The American Volunteer
Charles A. Towne, a gradúate of U. of M. ia literary class of 1881, is now a prominent lawyer n Marquette, and the beat orator in the Upper Península. At a recent War song concert n Marquette, he made an address on "The American Volunteer." From the many eloquent passages it contains, the following is quoted: "Over eight hundrcd thousand square miles of territory they bore the banner of the Union; upon two thousand, two hundred, flve and sixty fields of battle they poured out their patriot blood like rain ; in many a lonely place they suffered the long agony of burni-g wounds and consuming thirst till ushered into death through the portal of delirium; in distant prison pens, whose horrors we can never know because no tongue can ever teil thetn, they bore the ravages of disease and hunger's pangs, endured the scorching of the un and counted the ceaseless circuits of the stars, u1 til the light of hope grew black and they lay down to die with phantom scènes of childhood round about them and the sound of heanhstone voices in their ears. "All this they dij ! All this for liberty, for union, for nationality, for you and me and all of usand millions yet unborn." A number of the young Republicana of the state want Mr. Towne to go as delegate-at-large to the Chicago convention, and the Upper Península delegation wiil present his name, May 8, to the state convention.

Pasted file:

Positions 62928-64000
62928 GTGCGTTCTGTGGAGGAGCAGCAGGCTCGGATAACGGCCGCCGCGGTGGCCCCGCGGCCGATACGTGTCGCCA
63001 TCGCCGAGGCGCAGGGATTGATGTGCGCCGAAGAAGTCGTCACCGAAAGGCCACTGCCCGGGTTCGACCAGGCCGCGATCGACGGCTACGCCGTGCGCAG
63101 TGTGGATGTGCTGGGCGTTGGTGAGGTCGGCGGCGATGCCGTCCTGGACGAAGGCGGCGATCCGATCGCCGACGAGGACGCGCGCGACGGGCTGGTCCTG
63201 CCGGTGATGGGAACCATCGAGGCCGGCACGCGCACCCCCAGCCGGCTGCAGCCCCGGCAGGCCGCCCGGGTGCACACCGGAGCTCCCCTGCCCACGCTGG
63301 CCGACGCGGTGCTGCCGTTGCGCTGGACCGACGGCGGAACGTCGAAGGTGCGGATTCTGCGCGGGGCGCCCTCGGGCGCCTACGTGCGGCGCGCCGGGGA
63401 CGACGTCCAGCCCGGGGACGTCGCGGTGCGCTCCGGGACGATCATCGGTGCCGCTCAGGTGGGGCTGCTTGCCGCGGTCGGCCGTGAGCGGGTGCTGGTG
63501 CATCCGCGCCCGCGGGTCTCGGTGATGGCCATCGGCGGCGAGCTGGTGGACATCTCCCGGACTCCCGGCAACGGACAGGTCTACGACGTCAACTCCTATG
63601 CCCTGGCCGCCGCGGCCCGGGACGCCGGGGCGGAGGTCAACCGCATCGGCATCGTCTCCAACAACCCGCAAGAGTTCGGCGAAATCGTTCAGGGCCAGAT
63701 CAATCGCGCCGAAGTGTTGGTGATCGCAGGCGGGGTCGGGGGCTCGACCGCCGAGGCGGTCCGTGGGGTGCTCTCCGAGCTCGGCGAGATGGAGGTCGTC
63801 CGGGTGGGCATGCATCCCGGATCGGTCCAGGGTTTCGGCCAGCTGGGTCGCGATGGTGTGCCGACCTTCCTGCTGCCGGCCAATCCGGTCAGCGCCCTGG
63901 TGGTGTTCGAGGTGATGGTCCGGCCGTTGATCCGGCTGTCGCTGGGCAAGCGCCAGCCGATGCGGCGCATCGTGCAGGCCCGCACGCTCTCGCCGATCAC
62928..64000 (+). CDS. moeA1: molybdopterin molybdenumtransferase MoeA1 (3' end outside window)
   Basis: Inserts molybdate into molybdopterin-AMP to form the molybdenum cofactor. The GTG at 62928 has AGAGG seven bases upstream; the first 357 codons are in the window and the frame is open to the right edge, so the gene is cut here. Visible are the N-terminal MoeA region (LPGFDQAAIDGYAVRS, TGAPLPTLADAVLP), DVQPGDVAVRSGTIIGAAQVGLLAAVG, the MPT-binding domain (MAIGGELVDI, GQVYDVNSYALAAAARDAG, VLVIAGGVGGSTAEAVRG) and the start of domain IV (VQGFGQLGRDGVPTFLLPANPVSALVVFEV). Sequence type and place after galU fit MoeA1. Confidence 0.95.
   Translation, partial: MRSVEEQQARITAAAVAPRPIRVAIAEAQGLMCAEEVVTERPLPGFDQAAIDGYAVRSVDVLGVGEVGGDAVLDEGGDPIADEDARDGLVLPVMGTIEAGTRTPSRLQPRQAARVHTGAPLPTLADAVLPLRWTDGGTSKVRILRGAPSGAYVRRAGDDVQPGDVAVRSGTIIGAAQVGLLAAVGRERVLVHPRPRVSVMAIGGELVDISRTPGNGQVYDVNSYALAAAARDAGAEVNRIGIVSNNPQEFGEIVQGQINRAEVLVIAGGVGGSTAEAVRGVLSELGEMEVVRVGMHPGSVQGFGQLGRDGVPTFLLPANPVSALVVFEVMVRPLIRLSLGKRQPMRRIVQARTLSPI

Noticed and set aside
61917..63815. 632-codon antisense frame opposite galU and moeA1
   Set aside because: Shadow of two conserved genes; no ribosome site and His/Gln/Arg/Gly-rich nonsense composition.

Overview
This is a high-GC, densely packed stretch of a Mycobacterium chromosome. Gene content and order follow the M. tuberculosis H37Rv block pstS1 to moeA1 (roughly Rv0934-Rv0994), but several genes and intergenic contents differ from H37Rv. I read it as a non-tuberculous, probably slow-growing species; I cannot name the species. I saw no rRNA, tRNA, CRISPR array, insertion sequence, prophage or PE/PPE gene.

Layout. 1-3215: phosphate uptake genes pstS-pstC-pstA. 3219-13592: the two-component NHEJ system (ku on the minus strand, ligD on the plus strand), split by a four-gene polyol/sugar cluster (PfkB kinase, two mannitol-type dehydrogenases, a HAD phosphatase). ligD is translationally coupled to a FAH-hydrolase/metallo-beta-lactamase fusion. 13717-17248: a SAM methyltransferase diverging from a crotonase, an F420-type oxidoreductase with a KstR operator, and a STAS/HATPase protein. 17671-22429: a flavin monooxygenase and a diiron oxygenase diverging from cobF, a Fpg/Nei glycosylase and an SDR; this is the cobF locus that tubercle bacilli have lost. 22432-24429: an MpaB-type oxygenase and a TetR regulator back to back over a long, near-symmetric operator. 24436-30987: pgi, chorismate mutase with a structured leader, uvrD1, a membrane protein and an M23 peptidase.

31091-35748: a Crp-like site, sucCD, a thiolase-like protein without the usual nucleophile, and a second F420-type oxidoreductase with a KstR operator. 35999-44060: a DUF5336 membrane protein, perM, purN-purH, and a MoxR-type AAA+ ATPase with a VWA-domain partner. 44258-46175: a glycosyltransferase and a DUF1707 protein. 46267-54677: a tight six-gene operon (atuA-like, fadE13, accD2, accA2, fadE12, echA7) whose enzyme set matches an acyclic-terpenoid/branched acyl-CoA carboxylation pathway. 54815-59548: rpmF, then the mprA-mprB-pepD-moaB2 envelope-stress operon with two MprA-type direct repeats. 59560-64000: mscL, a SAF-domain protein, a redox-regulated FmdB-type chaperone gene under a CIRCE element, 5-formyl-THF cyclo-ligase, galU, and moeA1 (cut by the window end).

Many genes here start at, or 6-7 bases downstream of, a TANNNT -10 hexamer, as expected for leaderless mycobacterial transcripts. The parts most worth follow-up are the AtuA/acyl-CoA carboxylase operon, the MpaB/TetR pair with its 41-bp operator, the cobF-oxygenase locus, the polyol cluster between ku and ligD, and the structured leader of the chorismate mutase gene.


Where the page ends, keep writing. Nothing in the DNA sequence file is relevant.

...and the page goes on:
Ann Arbor Register